2. ^ "Delta IV Heavy". Spaceflight 101. Retrieved 26 July 2014.
  3. ^ a b "Delta IV Payload Planner's Guide, June 2013" (PDF). United Launch Alliance. Archived from the original (PDF) on 10 July 2014. Retrieved 26 July 2014.
  4. ^ "Delta IV Launch Services User's Guide" (PDF). United Launch Alliance. Retrieved 13 April 2024.
  5. ^ "Mission Status Center". Spaceflight Now. Retrieved 26 July 2014. The ULA Delta 4-Heavy is currently the world's largest rocket, providing the nation with reliable, proven, heavy lift capability for our country's national security payloads from both the east and west coasts.
  6. ^ Chang, Kenneth (6 February 2018). "Falcon Heavy, SpaceX's Big New Rocket, Succeeds in Its First Test Launch". The New York Times. Retrieved 6 February 2018. The Falcon Heavy is capable of lifting 140,000 pounds to low Earth orbit, more than any other rocket today.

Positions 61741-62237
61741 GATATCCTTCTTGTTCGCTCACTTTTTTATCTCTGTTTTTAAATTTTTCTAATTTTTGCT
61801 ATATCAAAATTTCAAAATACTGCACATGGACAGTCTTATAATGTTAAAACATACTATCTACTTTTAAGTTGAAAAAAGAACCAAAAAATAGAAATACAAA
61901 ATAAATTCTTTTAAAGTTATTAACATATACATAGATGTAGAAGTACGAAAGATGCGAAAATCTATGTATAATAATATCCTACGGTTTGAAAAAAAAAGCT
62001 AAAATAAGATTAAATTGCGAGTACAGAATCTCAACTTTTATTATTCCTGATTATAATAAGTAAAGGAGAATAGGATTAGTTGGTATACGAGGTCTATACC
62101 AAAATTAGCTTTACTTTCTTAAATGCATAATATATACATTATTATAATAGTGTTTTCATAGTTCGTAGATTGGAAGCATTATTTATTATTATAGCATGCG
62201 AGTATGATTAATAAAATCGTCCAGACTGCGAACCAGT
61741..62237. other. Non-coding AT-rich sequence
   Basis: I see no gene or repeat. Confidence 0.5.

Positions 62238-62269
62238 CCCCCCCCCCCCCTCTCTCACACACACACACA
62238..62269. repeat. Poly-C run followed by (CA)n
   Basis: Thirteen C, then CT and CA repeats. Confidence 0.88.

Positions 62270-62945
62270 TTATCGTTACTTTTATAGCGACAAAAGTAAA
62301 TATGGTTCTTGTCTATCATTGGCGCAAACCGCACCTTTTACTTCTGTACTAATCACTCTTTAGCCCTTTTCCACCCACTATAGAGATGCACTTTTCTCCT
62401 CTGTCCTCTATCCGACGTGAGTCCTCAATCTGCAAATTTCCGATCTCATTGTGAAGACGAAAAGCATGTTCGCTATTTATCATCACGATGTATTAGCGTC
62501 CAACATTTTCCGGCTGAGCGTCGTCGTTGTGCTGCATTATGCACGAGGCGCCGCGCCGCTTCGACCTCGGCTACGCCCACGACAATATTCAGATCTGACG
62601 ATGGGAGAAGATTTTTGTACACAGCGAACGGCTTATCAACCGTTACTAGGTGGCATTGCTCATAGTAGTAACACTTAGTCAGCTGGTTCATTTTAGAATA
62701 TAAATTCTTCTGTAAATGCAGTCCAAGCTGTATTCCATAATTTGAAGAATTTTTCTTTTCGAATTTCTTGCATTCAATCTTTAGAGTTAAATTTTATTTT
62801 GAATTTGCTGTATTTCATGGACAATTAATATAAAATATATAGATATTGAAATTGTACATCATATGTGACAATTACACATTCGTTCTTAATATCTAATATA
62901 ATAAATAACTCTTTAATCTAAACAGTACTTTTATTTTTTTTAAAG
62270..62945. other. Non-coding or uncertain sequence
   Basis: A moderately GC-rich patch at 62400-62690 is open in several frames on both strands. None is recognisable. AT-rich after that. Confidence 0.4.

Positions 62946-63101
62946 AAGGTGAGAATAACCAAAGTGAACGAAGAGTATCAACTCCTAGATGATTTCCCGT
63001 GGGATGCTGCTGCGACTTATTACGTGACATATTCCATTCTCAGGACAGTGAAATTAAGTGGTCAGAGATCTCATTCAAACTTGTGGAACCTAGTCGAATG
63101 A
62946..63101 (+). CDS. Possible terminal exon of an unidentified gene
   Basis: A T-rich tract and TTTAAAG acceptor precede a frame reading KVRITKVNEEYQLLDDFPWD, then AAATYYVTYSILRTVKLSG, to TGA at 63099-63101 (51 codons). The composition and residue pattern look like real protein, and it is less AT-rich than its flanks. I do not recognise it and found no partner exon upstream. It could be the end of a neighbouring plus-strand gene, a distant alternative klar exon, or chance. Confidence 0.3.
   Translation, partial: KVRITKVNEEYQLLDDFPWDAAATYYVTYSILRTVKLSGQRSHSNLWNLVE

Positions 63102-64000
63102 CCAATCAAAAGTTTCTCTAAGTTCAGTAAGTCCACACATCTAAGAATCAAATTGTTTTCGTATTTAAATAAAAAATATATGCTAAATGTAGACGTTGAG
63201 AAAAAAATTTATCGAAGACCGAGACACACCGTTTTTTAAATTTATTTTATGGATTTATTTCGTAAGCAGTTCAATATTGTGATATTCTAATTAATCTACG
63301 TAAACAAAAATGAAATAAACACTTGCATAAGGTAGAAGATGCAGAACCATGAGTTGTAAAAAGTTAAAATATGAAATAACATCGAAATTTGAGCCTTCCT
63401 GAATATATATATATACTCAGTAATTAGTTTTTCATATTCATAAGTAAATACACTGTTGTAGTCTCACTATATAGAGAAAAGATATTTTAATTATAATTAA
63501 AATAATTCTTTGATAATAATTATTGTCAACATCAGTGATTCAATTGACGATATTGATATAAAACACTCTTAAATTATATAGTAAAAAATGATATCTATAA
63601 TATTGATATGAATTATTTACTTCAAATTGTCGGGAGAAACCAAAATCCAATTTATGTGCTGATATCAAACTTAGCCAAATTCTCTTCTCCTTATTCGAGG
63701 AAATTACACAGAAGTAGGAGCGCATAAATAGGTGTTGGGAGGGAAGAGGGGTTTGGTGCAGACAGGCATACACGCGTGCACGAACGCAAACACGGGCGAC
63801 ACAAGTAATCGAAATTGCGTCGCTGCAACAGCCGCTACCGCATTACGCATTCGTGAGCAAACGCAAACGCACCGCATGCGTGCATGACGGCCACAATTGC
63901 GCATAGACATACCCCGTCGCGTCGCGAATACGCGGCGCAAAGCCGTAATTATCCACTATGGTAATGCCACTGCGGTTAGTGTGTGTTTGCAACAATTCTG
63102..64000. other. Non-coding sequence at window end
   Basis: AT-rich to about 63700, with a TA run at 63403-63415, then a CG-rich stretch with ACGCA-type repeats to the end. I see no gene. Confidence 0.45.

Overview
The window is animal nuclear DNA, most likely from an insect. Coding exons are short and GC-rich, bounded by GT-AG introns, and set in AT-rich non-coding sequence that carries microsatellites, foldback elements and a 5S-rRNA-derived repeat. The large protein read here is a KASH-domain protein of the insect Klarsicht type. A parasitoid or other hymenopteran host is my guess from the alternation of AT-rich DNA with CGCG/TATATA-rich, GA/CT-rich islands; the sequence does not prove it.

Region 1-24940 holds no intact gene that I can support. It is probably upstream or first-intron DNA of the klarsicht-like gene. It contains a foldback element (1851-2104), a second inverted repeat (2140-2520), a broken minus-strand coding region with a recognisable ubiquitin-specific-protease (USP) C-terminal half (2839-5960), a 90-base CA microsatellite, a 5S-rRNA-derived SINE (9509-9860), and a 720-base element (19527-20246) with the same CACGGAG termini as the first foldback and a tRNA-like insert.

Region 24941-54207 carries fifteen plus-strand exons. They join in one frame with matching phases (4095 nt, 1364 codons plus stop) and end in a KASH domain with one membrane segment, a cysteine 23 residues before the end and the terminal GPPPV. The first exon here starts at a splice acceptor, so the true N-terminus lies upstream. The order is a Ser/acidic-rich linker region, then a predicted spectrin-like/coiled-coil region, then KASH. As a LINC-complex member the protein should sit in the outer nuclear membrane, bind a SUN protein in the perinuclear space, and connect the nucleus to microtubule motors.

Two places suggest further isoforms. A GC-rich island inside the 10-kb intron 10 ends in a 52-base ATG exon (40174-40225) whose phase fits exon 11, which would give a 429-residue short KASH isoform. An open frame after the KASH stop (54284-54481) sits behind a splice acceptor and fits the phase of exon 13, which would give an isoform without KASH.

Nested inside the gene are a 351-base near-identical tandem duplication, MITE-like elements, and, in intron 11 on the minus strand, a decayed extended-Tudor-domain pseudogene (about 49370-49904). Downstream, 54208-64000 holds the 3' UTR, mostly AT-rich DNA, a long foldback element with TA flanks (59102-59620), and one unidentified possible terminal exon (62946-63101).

7. ^ "Boeing Delta IV Heavy Achieves Major Test Objectives in First Flight" (Press release). Boeing. 21 December 2004. Archived from the original on 19 April 2012. Retrieved 22 March 2012.
  8. ^ Erwin, Sandra (24 August 2020). "ULA to launch Delta 4 Heavy for its 12th mission, four more to go before rocket is retired". SpaceNews. Retrieved 29 August 2020.
  9. ^ "Delta IV Heavy - NROL-70". Next Spaceflight. 9 February 2024. Retrieved 10 February 2024.
  10. ^ "Delta 4-Heavy likely heading for geosynchronous orbit with top secret payload". Spaceflight Now. 26 August 2020. Retrieved 27 August 2020.